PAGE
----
The growths range from size of a pencil eraser to size of a half dollar in size and some are perfectly round and seemed to be free floating in the abdominal cavity while others were attached to organs and had even invaded them. Her liver was a mess with them, and they had grown into her liver. The color of the liver was normal. They are white to tanish to yellowish in color and are firm yet fleshy. When cut open they are the same inside as out, maybe a little lighter in color.
    Her heart was very pale, the palest heart I have ever seen in a chicken.

    I am hoping and praying that someone here will know what on earth I have encountered because I am QUITE worried about this. I have bleached out my entire kitchen twice now where I performed the surgery and necropsy.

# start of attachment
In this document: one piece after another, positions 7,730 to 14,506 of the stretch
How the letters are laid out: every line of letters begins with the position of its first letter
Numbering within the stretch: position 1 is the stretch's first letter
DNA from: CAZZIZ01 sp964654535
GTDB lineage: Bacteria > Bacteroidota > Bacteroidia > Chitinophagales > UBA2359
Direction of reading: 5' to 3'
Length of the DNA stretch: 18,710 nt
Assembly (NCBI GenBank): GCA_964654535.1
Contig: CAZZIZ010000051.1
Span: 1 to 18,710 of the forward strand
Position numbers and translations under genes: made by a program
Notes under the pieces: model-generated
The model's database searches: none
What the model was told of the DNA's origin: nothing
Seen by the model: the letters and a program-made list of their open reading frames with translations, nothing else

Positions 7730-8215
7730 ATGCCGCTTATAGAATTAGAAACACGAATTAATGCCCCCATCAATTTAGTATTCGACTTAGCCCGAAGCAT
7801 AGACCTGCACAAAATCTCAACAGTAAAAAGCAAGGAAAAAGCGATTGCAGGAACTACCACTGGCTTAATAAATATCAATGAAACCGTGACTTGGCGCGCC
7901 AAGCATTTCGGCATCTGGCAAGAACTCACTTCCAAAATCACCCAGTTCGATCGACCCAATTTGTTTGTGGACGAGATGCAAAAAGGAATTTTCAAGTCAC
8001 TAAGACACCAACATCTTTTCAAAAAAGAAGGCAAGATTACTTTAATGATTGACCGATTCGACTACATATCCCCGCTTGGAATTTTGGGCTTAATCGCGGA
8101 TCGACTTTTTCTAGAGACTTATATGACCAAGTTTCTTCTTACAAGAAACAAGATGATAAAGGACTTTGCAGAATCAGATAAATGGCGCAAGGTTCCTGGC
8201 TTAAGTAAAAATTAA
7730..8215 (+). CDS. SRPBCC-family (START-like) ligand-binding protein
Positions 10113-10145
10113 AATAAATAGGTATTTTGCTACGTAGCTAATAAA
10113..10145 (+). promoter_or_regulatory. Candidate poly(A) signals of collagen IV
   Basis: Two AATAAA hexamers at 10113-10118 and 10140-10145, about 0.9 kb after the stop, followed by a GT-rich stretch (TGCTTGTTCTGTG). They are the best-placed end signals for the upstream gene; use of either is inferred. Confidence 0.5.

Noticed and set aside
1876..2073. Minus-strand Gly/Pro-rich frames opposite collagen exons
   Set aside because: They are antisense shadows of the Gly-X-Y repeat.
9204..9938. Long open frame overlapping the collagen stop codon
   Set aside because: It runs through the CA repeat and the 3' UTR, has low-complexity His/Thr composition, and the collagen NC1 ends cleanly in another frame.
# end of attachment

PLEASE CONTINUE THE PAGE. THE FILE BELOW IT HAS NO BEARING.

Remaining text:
Should I be concerned in catching anything from handling this?
     
  2. journey11

    journey11 Chillin' With My Peeps

    674
    3
    151
    Feb 14, 2009
    WV
    Because you say the tumors were firm, I would think it might be some type of metastatic cancer.

    I am sorry you had to go through something so traumatic and that your son has lost his chicken buddy.

    [​IMG]
     
  3. Really, you've got to do what you've got to do and she was probably a hour from death on her own.
    Many people here have also performed surgery (and caponizing) on their birds without anesthesia. And I'm very glad I did honestly because if I hadn't, she would have died on her own and been buried and that be it. We would have never know what was going on inside her, which I am worried could affect the rest of my flock now.